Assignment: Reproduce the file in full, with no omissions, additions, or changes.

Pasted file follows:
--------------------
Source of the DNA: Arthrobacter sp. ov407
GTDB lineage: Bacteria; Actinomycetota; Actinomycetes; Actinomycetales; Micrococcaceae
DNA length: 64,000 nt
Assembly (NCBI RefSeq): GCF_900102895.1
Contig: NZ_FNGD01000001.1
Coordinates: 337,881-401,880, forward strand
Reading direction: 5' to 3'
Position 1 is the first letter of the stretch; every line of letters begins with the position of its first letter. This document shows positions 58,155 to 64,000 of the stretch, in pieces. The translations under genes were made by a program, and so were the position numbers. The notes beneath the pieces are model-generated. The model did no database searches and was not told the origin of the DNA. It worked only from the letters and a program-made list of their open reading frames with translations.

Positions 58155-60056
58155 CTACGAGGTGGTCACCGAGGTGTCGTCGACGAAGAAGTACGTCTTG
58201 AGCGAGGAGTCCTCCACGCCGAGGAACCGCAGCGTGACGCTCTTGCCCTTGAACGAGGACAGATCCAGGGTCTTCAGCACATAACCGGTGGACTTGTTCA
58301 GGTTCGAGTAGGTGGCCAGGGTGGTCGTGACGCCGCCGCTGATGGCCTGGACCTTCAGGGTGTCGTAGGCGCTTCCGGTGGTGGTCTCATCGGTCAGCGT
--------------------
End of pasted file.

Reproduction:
Source of the DNA: Arthrobacter sp. ov407
GTDB lineage: Bacteria; Actinomycetota; Actinomycetes; Actinomycetales; Micrococcaceae
DNA length: 64,000 nt
Assembly (NCBI RefSeq): GCF_900102895.1
Contig: NZ_FNGD01000001.1
Coordinates: 337,881-401,880, forward strand
Reading direction: 5' to 3'
Position 1 is the first letter of the stretch; every line of letters begins with the position of its first letter. This document shows positions 58,155 to 64,000 of the stretch, in pieces. The translations under genes were made by a program, and so were the position numbers. The notes beneath the pieces are model-generated. The model did no database searches and was not told the origin of the DNA. It worked only from the letters and a program-made list of their open reading frames with translations.

Positions 58155-60056
58155 CTACGAGGTGGTCACCGAGGTGTCGTCGACGAAGAAGTACGTCTTG
58201 AGCGAGGAGTCCTCCACGCCGAGGAACCGCAGCGTGACGCTCTTGCCCTTGAACGAGGACAGATCCAGGGTCTTCAGCACATAACCGGTGGACTTGTTCA
58301 GGTTCGAGTAGGTGGCCAGGGTGGTCGTGACGCCGCCGCTGATGGCCTGGACCTTCAGGGTGTCGTAGGCGCTTCCGGTGGTGGTCTCATCGGTCAGCGT